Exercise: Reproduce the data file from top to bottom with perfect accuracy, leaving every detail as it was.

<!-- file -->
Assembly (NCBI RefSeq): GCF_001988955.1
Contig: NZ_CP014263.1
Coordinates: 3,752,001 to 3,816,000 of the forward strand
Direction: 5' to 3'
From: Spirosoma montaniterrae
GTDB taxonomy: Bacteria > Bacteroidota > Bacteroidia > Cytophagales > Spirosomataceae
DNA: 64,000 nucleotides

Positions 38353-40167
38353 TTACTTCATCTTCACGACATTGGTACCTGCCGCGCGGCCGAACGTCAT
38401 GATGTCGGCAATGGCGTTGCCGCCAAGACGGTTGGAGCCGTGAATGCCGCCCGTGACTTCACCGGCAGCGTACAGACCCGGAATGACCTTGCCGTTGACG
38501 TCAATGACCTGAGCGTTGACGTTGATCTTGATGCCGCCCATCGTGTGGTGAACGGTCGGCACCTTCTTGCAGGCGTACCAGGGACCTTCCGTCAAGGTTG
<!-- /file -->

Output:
Assembly (NCBI RefSeq): GCF_001988955.1
Contig: NZ_CP014263.1
Coordinates: 3,752,001 to 3,816,000 of the forward strand
Direction: 5' to 3'
From: Spirosoma montaniterrae
GTDB taxonomy: Bacteria > Bacteroidota > Bacteroidia > Cytophagales > Spirosomataceae
DNA: 64,000 nucleotides

Positions 38353-40167
38353 TTACTTCATCTTCACGACATTGGTACCTGCCGCGCGGCCGAACGTCAT
38401 GATGTCGGCAATGGCGTTGCCGCCAAGACGGTTGGAGCCGTGAATGCCGCCCGTGACTTCACCGGCAGCGTACAGACCCGGAATGACCTTGCCGTTGACG
38501 TCAATGACCTGAGCGTTGACGTTGATCTTGATGCCGCCCATCGTGTGGTGAACGGTCGGCACCTTCTTGCAGGCGTACCAGGGACCTTCCGTCAAGGTTG